I’m not going to title this post “Authors Behaving Badly,” because I think it’s all a matter of opinion, and this post is simply my opinion. Anyone can disagree with me, and I know there are plenty who will. Just not here on the blog. I like to keep the blog a positive place, and any negative comments will be deleted.
Yesterday I had a few extra minutes, so I went over to goodreads.com to accept a few new friend requests and leave a few ratings for books I’ve read in the past month. And while there, I happened to notice more than a few snarky comments written by authors about other authors. Some were downright vicious, leaning more toward Internet bullying than constructive criticism. If an author did this to me, I can take it, trust me. There’s isn’t much I haven’t experienced. But I know there are newer authors out there who take this kind of criticism to heart, and it literally ruins their entire sense of well-being.
Personally, I don’t care what kind of comments readers or reviewers leave. Readers pay for books and have the right to leave any comments they want. Not everyone is going to love every single book and nothing can be done about that. In all honestly, some of the worst reader reviews for a few of my books have turned out to be exactly what I wanted them to write. (I’ll save this topic for another post.) However, I have a rule that when I don’t like a book I simply leave a rating, not a review. I do this because as an author with almost twenty years of experience in publishing I read with a different “eye” than the average reader. And naturally I’m going to be more critical than the average reader. I even hesitate to leave reviews about a book I love because I’m not sure I can be totally objective.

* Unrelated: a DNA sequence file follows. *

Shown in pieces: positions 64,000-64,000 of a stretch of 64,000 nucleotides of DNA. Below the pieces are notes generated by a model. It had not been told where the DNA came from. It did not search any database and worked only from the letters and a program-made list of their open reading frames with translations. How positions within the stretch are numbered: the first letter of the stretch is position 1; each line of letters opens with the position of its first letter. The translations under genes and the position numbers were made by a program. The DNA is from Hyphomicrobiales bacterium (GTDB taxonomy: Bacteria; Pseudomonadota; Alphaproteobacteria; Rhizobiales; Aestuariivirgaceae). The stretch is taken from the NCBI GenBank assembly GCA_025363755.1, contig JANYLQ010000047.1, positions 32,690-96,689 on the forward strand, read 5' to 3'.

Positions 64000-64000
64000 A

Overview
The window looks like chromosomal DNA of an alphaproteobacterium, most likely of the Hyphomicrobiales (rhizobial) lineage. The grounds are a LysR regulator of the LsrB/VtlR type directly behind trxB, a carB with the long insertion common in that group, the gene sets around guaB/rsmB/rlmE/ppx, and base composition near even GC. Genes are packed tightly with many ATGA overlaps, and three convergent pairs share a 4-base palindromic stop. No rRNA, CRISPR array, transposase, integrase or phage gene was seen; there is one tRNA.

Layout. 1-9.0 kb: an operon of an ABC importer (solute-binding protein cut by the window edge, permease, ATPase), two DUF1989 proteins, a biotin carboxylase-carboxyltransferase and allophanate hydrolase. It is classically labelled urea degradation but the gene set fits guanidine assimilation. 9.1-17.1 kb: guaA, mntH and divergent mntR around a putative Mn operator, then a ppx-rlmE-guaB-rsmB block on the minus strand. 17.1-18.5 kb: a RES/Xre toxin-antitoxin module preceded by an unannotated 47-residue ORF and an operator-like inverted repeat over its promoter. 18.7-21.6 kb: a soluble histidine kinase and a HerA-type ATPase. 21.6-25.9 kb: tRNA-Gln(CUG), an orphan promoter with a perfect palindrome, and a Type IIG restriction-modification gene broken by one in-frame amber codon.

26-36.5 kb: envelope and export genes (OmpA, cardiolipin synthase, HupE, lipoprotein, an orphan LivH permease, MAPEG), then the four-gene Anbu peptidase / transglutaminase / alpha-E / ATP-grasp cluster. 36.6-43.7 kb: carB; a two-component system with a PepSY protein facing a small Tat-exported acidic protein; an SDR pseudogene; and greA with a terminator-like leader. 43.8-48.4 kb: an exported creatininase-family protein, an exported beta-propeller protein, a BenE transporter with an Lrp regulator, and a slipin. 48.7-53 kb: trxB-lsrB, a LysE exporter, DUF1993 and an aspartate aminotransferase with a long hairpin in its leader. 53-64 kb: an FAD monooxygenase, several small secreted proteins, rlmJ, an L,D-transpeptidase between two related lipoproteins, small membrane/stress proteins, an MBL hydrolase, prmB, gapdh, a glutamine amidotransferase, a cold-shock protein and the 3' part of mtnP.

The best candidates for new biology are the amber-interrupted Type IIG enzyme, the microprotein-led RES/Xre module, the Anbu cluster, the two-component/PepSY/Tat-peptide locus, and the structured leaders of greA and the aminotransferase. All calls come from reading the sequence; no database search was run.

But I’ve seen several authors leave vicious comments on goodreads. They take personal pleasure in attacking other authors, with snide attitudes, and never bother to consider their own reputations in the process. When I see this happen, my first question is how good is the snide author making the scathing comment, and then I hop right over to where I can read an excerpt of their book. Nine times out to ten, I find the author who made the mean comment isn’t very good, knows very little about m/m romance, and suffers from not only a sense of entitlement, but also an unwarranted sense of superiority. Which then makes me wonder whether or not the scathing comments and ratings are nothing more than a case of jealously. I’d hate to think this would happen. But I’m not naive enough to think it couldn’t happen.
Even if the author who made the mean comment is a halfway decent writer, I still find it hard to take them seriously after I see them attack a fellow author in public. It’s a tacky thing to do, it shows poor judgement, and it suggests a limited amount of professionalism when it comes to working within the publishing industry as a whole. You don’t see doctors attacking other doctors, or cops attacking other cops. Most professionals within specific industries stick together even if it means remaining tastefully quiet sometimes.
I wouldn’t go after another author in public unless the author attacked a social issue I know more about than they do. The worst rating I’ve ever left on goodreads was two stars and I didn’t bother to leave a detailed comment. Readers can do that, and in turn they can help other readers in choosing what they may or may not want to read. But when authors do this to other authors, I rarely ever take these authors seriously again. And the funny thing about the Internet is that whatever you write in public never goes away. It’s there forever. And people have excellent memories.